In January 2004, Israel turned 435 terrorists over to Hizbullah to win the freedom of a kidnapped drug dealer named Elchanan Tenenbaum. So far, those freed terrorists have killed 27 Israelis.
And those were just the direct costs. The indirect costs were incalculably higher. And yet, time and again the Israeli public supported lopsided exchanges, even as the price climbed ever higher. Somehow, the Israeli public internalized nothing but the pain of the families in a hostage predicament.
Other democracies learned the futility of negotiating with terrorists and ceased the practice. In the 1980s, the Reagan administration swapped hostages for arms, only to see more Americans snatched off the streets of Beirut. Washington no longer negotiates with terrorists, and so Americans are no longer kidnapped.
All of which brings us to the sad story of Gilad Shalit.
Since his kidnapping by Hamas in June 2006, the floodgates of Israel’s emotion have burst open, submerging and overwhelming any attempt at a rational response. The mainstream Israeli media have abandoned any pretense of objectivity, condemning any refusal to free terrorists as cowardice and praising every concession as courageous. One popular news show ends each daily broadcast with an update of how many days Gilad has spent in captivity.
And so last week over 500 Israeli families received notices from the Defense Ministry: those who had murdered their loved ones were about to be freed. The final tally in this latest exchange dwarfs every deal that came before it. In return for a single soldier, the State of Israel has agreed to free 1,027 convicted terrorists.
One woman, Ahlem Tamimi, drove the suicide bomber who killed 15 in the Sbarro Pizzeria in Jerusalem. She has already been seen on Israeli television smiling and saying she has no regrets. And why should she? She has served only ten years in prison and she will soon be free to plan the deaths of more innocent people.
Don’t believe a word of the fashionable nonsense pulsating through the Israeli media in praise of Netanyahu. The likely price yet to be paid for this historic blunder is too painful to contemplate. Either way, we are witnessing a complete victory for Hamas and the forces of terror.
Uri Kaufman is the author of “Low Level Victory,” to be released shortly by Harmony Books.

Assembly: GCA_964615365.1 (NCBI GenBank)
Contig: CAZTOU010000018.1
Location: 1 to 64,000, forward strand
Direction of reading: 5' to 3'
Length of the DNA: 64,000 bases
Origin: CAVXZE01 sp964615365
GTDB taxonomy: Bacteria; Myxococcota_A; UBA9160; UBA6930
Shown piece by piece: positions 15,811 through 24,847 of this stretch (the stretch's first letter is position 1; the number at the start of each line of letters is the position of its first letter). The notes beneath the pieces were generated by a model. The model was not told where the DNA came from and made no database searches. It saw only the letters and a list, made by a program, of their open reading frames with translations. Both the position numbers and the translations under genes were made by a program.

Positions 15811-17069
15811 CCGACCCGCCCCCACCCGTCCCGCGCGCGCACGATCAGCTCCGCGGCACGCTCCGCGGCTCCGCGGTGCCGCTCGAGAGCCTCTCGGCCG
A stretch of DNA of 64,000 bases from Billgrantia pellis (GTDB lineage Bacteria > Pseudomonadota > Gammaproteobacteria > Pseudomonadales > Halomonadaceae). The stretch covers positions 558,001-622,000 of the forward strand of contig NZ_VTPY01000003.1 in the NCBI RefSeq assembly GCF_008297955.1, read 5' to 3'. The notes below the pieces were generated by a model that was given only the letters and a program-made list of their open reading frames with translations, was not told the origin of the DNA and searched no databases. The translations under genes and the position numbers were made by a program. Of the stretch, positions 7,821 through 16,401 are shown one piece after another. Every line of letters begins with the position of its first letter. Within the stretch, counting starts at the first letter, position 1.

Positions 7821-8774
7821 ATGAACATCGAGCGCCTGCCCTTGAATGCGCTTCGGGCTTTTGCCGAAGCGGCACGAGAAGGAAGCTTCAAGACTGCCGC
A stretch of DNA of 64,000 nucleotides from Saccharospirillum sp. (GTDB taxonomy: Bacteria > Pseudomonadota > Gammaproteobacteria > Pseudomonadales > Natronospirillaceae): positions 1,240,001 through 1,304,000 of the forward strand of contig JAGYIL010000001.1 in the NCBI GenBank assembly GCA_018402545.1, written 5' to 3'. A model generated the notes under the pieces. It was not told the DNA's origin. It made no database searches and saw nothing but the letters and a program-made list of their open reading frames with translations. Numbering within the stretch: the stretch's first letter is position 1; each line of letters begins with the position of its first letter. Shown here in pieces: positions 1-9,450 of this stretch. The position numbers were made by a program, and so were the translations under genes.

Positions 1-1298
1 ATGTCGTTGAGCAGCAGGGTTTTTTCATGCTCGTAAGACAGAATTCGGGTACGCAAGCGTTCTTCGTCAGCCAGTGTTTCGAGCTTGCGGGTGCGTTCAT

Friday, October 28, 2011

Obama's Foreign Affairs Successes--Not

Are you excited with the successes of the Obama Administration or are you scared silly by it? We are the latter.  Not only has the most transparent administration become the most opaque, it has one of the poorest domestic policy records in our history and its foreign policy is spotty at best. Yes, there have been successes overseas (Osama and Gaddaffi are examples, however we wonder how we would feel if another country assassinated our leaders, but that is a story for another posting) but the overall record is poor.  

We are pulling (or really getting kicked) out of Afghanistan and Iraq and those governments are instituting sharia law and not democracy. The "Arab Spring" is not the rise of representative government but rather strict Muslim governments which will not be our friends.

Iran is getting its nuclear bomb and we are impotent to stop them. Egypt has cancelled its peace agreement with Israel. 

In other words the Middle East is a mess and Obama has been unable to accomplish anything even though he apologized to the Arab World for all of our past "sins."
Frank Gaffney paints a similar picture with more details. His article is below.

Is American leadership of the world over? What are your opinions.

GAFFNEY: Who lost the world?

Frank J. Gaffney Jr. - The Washington Times,  October 24th, 2011

Conventional wisdom has it that the 2012 presidential election will be all about the dismal economy, unemployment and the soaring deficit. That appears a safe bet because such matters touch the electorate, are much in the news at the moment and have indisputably become worse on Barack Obama’s watch.
It seems increasingly likely, however, that the American people will have a whole lot more to worry about by next fall. Indeed, the way things are going, by November 2012, we may see the Middle East – and perhaps other parts of the planet – plunged into a cataclysmic war.
Consider just a few of the straws in the wind of a gathering storm:
Moammar Gadhafi’s death last week prompted the Obama administration to trumpet the president’s competence as commander in chief and the superiority of his “small footprint,” “lead-from-behind” approach to waging war over the more traditional – and costly and messy – one pursued by George W. Bush. The bloom came off that false rose on Sunday when Mustafa Abdul-Jalil, chairman of the National Transitional Council, repeatedly declared his government’s fealty to Shariah, Islam’s brutally repressive, totalitarian political-military-legal doctrine.
Among other things, Mr. Abdul-Jalil said Shariah would be the “basic source” of all legislation. Translation: Forget about representative democracy. Under Shariah, Allah – not man – makes the laws.
In short, the result of Mr. Obama’s $2 billion expenditure to oust Gadhafi is a regime that will be led by jihadists, controls vast oil reserves and has inherited a very substantial arsenal (although some of it – including reportedly as many as 20,000 surface-to-air missiles – has “gone missing”). This scarcely can be considered a victory for the United States and probably will prove a grave liability.